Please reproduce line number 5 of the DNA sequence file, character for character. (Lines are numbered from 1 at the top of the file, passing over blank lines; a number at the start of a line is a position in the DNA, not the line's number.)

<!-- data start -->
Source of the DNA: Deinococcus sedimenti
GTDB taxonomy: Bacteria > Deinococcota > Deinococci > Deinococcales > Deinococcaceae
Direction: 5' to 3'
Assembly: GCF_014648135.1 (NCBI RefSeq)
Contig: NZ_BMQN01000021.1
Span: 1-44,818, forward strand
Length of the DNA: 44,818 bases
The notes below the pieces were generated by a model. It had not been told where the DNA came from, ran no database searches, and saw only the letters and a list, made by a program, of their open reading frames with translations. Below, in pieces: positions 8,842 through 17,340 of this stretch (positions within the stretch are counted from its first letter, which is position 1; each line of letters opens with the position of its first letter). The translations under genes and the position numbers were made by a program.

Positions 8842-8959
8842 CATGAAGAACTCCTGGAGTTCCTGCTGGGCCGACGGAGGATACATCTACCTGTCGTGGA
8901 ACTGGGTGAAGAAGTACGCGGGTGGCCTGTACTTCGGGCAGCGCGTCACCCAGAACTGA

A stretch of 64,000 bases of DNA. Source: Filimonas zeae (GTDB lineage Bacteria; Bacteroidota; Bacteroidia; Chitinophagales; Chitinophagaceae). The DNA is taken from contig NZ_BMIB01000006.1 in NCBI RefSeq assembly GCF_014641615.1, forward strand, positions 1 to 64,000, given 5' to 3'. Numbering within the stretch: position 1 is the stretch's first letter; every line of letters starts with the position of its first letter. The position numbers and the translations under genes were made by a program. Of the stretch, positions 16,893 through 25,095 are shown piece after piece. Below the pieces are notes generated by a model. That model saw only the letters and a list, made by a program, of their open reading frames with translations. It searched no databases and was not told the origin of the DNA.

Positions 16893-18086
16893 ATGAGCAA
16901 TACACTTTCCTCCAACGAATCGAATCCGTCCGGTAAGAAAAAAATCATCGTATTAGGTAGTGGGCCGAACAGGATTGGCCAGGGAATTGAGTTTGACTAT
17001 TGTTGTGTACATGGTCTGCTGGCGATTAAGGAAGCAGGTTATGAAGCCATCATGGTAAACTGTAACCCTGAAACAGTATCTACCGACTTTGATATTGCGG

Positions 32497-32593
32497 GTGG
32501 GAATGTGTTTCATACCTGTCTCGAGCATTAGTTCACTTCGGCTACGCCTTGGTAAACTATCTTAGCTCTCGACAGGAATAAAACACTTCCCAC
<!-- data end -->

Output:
Contig: NZ_BMQN01000021.1